Simplified, protein is what the body’s structure is made of. Bones, muscles, hair, organs, immune cells and many hormones are all proteins.
For a muscle to get stronger, it must add protein to its existing mass. When muscles work hard, they build up lactic acid. Muscle cells have enzymes to breakdown lactic acid and these enzymes are also proteins.
Proteins are chains made up of amino acids. These are linked together (like beads on a string) to form proteins, which differ based on which aminos are used and in what order. For instance, a hair protein has a different string of aminos than a muscle protein.
There are 22 known amino acids, but our bodies only need 8 of them to construct all of its proteins. These are called “essential amino acids” because we cannot live without them; they must be part of our dietary intake.
After a hard workout, muscle cells need to rebuild their proteins. If the aminos they need are unavailable to the cell at that time, those proteins will not be built. And the whole sequence of repair will be incomplete or delayed. As a result, new muscle growth won’t happen or happens belatedly, so the training effect one expects does not happen, and even worse, you breakdown and get inured.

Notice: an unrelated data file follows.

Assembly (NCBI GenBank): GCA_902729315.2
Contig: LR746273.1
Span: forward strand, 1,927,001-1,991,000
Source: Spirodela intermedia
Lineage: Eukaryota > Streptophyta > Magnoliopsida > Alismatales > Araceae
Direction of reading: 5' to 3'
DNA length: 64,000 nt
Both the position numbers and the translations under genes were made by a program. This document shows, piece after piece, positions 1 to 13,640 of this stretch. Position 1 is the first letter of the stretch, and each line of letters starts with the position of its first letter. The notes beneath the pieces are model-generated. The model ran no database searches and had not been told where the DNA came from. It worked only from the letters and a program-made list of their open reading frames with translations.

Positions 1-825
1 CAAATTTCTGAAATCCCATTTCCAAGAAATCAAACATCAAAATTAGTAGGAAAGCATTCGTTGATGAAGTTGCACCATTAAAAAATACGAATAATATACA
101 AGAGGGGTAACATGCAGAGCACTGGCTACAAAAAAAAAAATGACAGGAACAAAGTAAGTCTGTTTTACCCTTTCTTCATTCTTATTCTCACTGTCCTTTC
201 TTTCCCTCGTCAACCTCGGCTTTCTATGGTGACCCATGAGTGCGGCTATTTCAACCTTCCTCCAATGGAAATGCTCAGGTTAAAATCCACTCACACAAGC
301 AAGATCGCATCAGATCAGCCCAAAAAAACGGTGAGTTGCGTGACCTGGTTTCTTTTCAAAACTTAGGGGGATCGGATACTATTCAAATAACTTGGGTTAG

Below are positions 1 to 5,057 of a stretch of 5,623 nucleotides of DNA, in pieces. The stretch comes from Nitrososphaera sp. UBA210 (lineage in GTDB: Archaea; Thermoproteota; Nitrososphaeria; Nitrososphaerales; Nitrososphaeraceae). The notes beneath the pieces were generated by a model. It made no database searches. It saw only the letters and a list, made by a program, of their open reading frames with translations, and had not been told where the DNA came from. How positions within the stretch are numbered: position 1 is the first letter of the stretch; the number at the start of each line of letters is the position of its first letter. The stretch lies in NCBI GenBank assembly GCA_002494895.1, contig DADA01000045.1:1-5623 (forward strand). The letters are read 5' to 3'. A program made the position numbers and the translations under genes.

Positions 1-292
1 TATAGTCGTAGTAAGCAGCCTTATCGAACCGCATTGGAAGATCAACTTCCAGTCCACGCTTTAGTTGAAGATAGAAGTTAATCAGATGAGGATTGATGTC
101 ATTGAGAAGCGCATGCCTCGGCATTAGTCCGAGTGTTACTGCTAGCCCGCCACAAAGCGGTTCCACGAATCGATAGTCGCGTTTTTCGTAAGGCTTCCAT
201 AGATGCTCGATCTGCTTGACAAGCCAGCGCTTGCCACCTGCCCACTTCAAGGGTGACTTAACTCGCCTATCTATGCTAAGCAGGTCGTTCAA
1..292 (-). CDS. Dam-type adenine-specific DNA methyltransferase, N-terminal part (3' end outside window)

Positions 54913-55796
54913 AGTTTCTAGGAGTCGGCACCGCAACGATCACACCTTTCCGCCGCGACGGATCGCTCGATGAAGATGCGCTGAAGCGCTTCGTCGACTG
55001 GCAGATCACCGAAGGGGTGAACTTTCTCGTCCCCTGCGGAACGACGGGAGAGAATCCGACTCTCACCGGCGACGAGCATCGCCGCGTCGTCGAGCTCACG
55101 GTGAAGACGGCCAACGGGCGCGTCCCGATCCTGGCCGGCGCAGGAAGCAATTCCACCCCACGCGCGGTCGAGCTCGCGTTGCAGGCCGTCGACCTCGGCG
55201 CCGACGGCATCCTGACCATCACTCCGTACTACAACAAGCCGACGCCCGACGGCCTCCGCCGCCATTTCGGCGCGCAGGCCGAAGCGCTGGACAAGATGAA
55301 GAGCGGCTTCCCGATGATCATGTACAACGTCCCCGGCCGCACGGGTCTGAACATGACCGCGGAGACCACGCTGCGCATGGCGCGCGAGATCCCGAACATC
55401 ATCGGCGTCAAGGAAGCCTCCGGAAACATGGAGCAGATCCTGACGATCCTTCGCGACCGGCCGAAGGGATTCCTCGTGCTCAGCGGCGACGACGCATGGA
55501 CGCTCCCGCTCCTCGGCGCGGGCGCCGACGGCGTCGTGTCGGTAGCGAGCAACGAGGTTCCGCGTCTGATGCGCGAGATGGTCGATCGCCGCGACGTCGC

The same thing happens with many proteins that our immune system is made of. After a hard workout or competition, if there isn’t enough protein intake to complete the repair process and keep your immune system proteins at the optimum level, you can get sick. Bottom line: we need the proteins that will give us the correct proportions of the eight essential amino acids, in a form that the body can use easily, without excess nitrogen waste.